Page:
The criticism that your professors are giving seems to be about the second, the hip replacement, types of public goods. If they’re supplied by govt, then although they’re not public goods in the “real” sense, they are by virtue of being govt provded, becoming so: non-excludable, as you report they say.

But as an argument against State provision or subsidy of real public goods complaining about excludability seems very strange indeed. For that’s already built into the very definition of a public good in the first place. That whoever provides it it isn’t excludable, which is the very reason we think that the State should.

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engels 10.23.10 at 3:10 pm

Also to consider alongside the IFS report, which shows the reduction in income for each section of the population, are the TUC’s calculations which also include the effect of reductions in public services on each group.

Economists Howard Reed and Tim Horton have calculated that the poorest 10% of households will be hit 15 times harder by the cuts than the richest 10% and will suffer from reductions in spending on services equivalent on average to 29.5% of their income.

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engels 10.23.10 at 11:35 pm

Councils plan for exodus of poor families from London

• Benefit cuts force officials to book up B&B accommodation
More than 200,000 may leave capital in ‘social cleansing’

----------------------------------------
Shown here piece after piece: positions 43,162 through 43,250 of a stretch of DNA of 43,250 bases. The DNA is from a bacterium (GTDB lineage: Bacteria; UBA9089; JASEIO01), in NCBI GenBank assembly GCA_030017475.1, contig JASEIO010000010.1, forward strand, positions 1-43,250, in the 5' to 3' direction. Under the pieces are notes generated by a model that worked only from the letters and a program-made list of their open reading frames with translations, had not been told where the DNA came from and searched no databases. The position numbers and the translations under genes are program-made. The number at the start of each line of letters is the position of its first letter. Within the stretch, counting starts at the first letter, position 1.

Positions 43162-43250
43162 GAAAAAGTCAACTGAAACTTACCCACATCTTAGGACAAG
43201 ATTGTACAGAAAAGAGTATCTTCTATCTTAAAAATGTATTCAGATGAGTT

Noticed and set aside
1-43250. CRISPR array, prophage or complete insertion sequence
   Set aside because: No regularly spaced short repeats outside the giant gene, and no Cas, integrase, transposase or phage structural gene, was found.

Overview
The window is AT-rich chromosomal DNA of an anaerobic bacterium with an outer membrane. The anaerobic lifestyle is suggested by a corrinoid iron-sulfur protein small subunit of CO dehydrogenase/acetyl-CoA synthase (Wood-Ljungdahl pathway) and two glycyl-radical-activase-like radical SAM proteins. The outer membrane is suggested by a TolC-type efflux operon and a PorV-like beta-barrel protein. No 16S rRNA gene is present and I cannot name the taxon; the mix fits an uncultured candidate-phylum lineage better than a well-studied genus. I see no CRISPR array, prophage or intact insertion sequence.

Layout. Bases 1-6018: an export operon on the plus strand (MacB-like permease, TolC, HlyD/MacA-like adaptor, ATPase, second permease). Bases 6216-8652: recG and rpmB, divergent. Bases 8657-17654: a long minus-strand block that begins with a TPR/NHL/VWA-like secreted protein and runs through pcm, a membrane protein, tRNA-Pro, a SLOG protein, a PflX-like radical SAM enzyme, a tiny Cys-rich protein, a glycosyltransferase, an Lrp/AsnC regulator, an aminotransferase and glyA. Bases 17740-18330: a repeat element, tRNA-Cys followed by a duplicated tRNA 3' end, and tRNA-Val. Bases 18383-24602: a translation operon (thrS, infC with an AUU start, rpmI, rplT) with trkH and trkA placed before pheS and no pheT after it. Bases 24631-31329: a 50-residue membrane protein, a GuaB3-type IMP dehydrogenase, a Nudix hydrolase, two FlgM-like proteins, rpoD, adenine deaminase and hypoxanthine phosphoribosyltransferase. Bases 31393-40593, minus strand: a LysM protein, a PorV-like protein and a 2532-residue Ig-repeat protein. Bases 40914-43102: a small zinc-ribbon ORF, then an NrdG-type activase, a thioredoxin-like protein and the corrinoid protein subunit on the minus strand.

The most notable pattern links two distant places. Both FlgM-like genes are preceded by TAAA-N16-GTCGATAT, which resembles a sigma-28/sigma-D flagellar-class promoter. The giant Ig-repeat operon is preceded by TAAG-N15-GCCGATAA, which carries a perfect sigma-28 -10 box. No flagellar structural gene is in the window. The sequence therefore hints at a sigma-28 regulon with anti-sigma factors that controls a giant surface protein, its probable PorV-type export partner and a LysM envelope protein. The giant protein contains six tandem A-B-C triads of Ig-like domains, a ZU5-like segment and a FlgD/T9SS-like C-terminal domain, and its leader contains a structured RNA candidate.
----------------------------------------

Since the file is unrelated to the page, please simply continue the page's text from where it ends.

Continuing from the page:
…Councils in the capital are warning that 82,000 families – more than 200,000 people – face losing their homes because private landlords, enjoying a healthy rental market buoyed by young professionals who cannot afford to buy, will not cut their rents to the level of caps imposed by ministers.

The controversy follows comment last week by Iain Duncan Smith, the work and pensions secretary, who said the unemployed should “get on the bus” and look for work. Another unnamed minister said the benefit changes would usher in a phenomenon similar to the Highland Clearances in the late 18th and early 19th centuries, when landlords evicted thousands of tenants from their homes in the north of Scotland.

In a sign that housing benefit cuts are fast becoming the most sensitive political issue for the coalition, Jon Cruddas, the Labour MP for Dagenham, last night accused the government of deliberate social engineering.

“It is an exercise in social and economic cleansing,” he said, claiming that families would be thrown into turmoil, with children having to move school and those in work having to travel long distances to their jobs. “It is tantamount to cleansing the poor out of rich areas – a brutal and shocking piece of social engineering,” Cruddas added.

The National Housing Federation’s chief executive, David Orr, described the housing benefit cuts as “truly shocking”. He said: “Unless ministers urgently reconsider these punitive cuts, we could see more people sleeping rough than at any stage during the last 30 years.”…